Bioprocess and Biosystems Engineering

, Volume 41, Issue 5, pp 613–619 | Cite as

EMS-induced mutation followed by quizalofop-screening increased lipid productivity in Chlorella sp.

  • Orn-u-ma Tanadul
  • Wilawan Noochanong
  • Patiruj Jirakranwong
  • Sontichai Chanprame
Research Paper


The objective of this study was to enhance biomass and lipid productivity in Chlorella sp. isolate 6-4 by inducing mutagenesis with two growth inhibitors: the herbicide quizalofop-P-ethyl, a known inhibitor of acetyl-CoA carboxylase (ACCase) activity, and chemical mutagen, ethyl methanesulfonate (EMS), at different concentrations and length of times. The induced-mutagenized microalgae were screened on selective medium containing 10–100 µM quizalofop. The biomass yield, biomass productivity, lipid content, and lipid productivity of mutagenized microalgae were determined. The result showed that 100–200 mM EMS concentrations and 30 min incubation time were the most effective. Biomass yield and biomass productivity of the mutagenized microalgae E50-30-40, E100-60-40, and E100-30-60 were statistically significant higher than those of the wild type. The mutagenized microalgae E100-30-60 showed that the highest biomass yield and biomass productivity were 111 and 110% higher than the wild type, respectively (p < 0.01). Lipid content and lipid productivity of the mutagenized microalgae E200-30-40 were 59 and 53% significantly higher than the wild type, respectively. It should be noted that biomass productivity of the mutagenized microalgae E200-30-40 was not significantly different from E100-30-60, meaning that this microalga strain exhibited highest both biomass and lipid productivity. These results indicated that inducing mutagenesis by EMS subsequently screening by herbicide could lead to enhance biomass and lipid accumulation. Therefore, this methodology could be used for improvement microalgae for biofuel production.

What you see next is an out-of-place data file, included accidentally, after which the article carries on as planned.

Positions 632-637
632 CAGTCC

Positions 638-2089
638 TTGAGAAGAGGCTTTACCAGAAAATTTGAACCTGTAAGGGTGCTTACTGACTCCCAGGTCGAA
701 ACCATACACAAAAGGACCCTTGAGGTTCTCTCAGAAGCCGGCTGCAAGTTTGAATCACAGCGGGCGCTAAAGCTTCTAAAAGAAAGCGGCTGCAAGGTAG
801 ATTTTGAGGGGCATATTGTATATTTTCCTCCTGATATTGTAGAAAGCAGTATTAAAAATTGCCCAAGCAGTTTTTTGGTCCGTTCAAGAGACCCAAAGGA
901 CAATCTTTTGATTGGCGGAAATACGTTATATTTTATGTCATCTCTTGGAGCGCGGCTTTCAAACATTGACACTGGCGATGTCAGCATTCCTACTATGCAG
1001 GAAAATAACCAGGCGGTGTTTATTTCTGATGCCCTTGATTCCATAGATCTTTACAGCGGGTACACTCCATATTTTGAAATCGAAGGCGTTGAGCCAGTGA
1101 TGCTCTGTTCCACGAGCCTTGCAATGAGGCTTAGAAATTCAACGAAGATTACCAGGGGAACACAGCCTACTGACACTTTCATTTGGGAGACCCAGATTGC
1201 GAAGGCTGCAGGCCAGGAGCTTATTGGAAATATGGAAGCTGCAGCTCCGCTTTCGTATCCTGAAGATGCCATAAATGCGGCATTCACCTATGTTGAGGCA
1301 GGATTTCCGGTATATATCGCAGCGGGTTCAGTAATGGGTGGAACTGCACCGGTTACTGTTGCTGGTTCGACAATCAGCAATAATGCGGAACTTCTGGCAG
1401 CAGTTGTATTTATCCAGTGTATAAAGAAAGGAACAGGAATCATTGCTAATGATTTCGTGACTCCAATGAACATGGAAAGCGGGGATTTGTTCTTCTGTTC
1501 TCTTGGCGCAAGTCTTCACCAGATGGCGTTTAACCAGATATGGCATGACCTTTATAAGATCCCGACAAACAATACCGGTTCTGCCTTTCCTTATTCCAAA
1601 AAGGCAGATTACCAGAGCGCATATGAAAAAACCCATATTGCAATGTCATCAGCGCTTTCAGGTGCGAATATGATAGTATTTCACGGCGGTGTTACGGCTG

Microalgal strain improvement Quizalofop Ethyl methanesulfonate Biomass and lipid productivity 



This work was funded by Kasetsart University Research and Development Institute and Research Fund from Department of Agronomy Faculty of Agriculture at Kamphaeng Saen campus. We wish to thank Assoc. Prof. Niran Juntawong Department of Botany for technical support, Asst. Prof. Chainarong Rattanakreetakul for freeze drying algal samples. We thank Center for Agricultural Biotechnology, Kasetsart University Kamphaeng Saen Campus for laboratory facilities. The authors wish to thank Associate Professor. Diane M Beckles for careful review of the manuscript.


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Copyright information

© Springer-Verlag GmbH Germany, part of Springer Nature 2018

Authors and Affiliations

  • Orn-u-ma Tanadul
    • 1
    • 2
    • 3
  • Wilawan Noochanong
    • 1
  • Patiruj Jirakranwong
    • 2
    • 3
  • Sontichai Chanprame
    • 1
    • 2
    • 3
  1. 1.Department of Agronomy, Faculty of Agriculture at Kamphaeng SaenKasetsart UniversityNakhon PathomThailand
  2. 2.Center for Agricultural BiotechnologyKasetsart UniversityNakhon PathomThailand
  3. 3.Center of Excellence on Agricultural Biotechnology: (AG-BIO/PERDO-CHE)BangkokThailand

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